David Rosenberg — Judge, Yolo County Superior Court / Howard Dickstein Connection Runs Deep (TLR Note: Presently, sufficient prima facie evidence to allege Rosenberg part/aware of unlawful fishing expedition, confiscation of IRS documents, etc)
“The governor thinks he can raise more revenue” from Indian casinos, “so you’d think there would be some urgency,” said Howard Dickstein, who represents seven tribes negotiating with the Davis administration. “I detect no urgency.”
The talks also may illustrate how the signature-gathering campaign to recall the governor is affecting his actions. Some tribal officials and political observers suggest that he has been inhibited in the negotiations over the state’s compacts with the Indians by fears that alienating the wealthy tribes could prompt them to help fund the recall effort.
Administration officials say the recall attempt has nothing to do with what they describe as the deliberately slow pace of the discussions. The governor’s negotiating team has been meeting not only with tribes, but also with local government officials, citizen groups, legislators, law enforcement, unions and other interested parties, said David Rosenberg, Davis’ senior advisor on Indian gambling.
“We resolved early on that we would subject ourselves to the criticism that now we’re moving too slow,” Rosenberg said. “It’s more important to the governor that the product be a quality product rather than a quick product.”
With California facing a record budget shortfall at a time when the state’s Indian casinos are raking in billions of dollars a year, Davis raised hopes in January of a significant infusion of new money when he announced plans to renegotiate gambling agreements with dozens of tribes. The aim, he said, was to convince the tribes to share an additional $1.5 billion a year with the state and to address local concerns over the environmental impact of Indian casinos.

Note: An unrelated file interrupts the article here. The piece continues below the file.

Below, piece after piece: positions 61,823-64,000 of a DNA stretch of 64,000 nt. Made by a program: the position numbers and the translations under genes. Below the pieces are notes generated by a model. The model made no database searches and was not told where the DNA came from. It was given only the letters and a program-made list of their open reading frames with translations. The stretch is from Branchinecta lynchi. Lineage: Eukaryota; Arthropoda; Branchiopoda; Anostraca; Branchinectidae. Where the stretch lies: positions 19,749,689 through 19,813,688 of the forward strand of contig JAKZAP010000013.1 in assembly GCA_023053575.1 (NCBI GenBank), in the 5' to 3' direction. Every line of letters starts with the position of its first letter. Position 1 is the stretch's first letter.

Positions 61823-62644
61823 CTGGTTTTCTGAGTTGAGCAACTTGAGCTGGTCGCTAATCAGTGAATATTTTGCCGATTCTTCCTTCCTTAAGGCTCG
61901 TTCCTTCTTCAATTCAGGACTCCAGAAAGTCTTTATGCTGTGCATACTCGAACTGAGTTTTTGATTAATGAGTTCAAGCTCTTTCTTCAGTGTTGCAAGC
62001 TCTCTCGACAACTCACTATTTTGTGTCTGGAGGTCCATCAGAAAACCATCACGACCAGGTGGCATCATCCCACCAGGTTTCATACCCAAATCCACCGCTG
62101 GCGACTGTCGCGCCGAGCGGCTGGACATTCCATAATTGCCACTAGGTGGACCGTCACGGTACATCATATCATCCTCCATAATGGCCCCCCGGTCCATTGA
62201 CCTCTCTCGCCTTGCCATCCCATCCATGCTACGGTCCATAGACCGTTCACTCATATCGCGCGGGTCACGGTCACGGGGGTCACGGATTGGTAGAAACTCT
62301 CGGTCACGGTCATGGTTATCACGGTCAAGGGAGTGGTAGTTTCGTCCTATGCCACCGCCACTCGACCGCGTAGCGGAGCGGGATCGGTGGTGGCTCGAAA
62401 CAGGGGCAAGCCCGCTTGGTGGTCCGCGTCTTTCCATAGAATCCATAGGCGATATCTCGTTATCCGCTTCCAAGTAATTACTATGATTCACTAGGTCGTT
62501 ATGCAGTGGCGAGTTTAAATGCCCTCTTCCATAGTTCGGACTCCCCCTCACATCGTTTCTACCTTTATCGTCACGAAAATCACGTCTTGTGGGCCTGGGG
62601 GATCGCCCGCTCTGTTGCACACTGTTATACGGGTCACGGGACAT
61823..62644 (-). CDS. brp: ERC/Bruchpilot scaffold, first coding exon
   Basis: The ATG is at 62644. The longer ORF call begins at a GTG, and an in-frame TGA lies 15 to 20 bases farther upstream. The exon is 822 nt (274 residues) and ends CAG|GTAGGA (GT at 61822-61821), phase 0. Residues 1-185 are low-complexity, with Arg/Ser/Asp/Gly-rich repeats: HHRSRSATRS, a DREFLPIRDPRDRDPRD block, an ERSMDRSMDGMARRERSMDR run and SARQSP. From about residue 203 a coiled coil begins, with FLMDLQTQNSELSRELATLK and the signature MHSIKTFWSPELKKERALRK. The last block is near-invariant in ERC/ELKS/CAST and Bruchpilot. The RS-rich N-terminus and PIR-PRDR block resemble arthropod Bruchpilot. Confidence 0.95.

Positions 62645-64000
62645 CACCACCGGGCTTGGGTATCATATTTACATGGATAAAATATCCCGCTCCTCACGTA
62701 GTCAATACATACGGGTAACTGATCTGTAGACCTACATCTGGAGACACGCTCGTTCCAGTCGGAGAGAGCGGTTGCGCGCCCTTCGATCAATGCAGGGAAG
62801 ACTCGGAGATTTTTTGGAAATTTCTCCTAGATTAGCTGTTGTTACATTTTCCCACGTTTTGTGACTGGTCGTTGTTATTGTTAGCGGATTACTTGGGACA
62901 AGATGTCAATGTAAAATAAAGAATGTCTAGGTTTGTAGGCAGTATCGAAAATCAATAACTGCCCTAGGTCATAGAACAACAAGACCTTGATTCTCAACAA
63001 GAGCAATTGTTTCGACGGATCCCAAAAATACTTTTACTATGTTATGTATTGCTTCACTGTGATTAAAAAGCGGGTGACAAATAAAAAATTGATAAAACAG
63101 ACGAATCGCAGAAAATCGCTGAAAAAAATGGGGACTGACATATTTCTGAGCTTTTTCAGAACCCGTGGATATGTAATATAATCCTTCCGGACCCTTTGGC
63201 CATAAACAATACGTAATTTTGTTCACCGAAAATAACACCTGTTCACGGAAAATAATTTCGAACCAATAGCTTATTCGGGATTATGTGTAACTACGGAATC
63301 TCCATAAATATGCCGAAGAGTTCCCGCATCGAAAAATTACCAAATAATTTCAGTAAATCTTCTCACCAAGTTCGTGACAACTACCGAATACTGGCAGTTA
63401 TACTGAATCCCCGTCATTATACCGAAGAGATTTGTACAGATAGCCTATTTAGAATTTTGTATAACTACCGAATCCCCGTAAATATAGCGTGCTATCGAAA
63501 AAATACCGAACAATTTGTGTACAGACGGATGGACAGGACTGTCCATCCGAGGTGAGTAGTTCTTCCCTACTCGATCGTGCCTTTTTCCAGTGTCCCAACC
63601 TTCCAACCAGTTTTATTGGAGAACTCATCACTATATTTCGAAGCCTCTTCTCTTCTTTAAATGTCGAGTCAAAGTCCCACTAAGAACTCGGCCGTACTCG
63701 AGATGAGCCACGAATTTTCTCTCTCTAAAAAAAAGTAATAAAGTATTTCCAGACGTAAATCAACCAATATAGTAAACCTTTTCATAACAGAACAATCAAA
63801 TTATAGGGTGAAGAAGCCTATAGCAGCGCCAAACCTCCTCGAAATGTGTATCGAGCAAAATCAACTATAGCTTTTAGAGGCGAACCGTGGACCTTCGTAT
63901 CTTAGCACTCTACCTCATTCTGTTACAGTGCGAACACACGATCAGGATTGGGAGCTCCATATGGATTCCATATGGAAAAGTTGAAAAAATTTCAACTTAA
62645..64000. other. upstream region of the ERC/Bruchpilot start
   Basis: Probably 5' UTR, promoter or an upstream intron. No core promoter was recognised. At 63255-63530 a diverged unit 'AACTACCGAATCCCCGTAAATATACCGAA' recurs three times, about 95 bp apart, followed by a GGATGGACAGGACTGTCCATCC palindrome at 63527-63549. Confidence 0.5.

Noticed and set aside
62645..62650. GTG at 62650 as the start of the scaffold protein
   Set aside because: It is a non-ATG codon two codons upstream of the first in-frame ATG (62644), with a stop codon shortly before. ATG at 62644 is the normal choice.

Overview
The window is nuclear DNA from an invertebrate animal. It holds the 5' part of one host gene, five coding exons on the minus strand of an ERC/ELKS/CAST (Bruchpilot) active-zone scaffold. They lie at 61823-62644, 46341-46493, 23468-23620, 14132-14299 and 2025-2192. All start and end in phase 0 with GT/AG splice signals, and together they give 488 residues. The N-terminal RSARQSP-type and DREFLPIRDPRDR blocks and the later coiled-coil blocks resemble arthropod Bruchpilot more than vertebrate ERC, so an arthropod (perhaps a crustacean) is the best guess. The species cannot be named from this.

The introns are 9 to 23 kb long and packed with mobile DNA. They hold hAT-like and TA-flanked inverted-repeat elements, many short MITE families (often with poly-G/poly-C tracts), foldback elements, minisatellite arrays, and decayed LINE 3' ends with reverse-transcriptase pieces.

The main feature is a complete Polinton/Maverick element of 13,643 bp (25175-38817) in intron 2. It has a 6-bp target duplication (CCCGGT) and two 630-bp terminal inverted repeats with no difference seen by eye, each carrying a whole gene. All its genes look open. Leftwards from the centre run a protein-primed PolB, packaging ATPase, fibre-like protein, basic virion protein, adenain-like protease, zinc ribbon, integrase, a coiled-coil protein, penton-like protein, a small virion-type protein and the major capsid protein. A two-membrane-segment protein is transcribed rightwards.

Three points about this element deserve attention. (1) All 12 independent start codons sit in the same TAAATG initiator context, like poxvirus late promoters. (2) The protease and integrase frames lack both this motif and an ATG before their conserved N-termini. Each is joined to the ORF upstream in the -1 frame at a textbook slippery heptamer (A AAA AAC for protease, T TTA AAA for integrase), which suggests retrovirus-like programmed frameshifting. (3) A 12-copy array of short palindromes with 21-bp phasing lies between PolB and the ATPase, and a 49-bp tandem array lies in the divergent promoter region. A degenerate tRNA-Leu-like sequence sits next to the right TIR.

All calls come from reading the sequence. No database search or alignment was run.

Under federal law, the tribes are not required to pay state or federal taxes, and the 1999 agreement with the state that regulates Indian gambling provides for no direct payments to the California treasury. Davis administration officials now acknowledge that they erred in not demanding more when they negotiated the agreement, which gives the tribes a monopoly on casino-style gambling in the state. The current talks were intended to correct that.
More than two dozen tribes say they are willing to meet the governor’s demands, adding that they have made specific proposals for how to do so while allowing a modest expansion of Indian gambling. But after nearly three months of negotiations, Davis hasn’t responded to their offers or made a counter-proposal, they say.
Some tribal representatives say the governor seems to have put the talks on the back burner while he concentrates on fighting the ouster effort. With some affluent tribes criticizing the governor’s quest for more casino revenue and openly considering whether to support the recall attempt, his approach to the negotiations is understandable, political analysts said.
“Davis has to be even more careful in dealing with the tribes than under normal circumstances,” said Dan Schnur, a Republican consultant who was communications director for then-Gov. Pete Wilson during the 1990s. “One bad move and he’s going to see Morongo or some other tribe putting $1 million into the recall.”
Rep. Darrell Issa (R-Vista), a gubernatorial hopeful who has become the recall’s main financial backer, has sought the support of tribes for the campaign against Davis.
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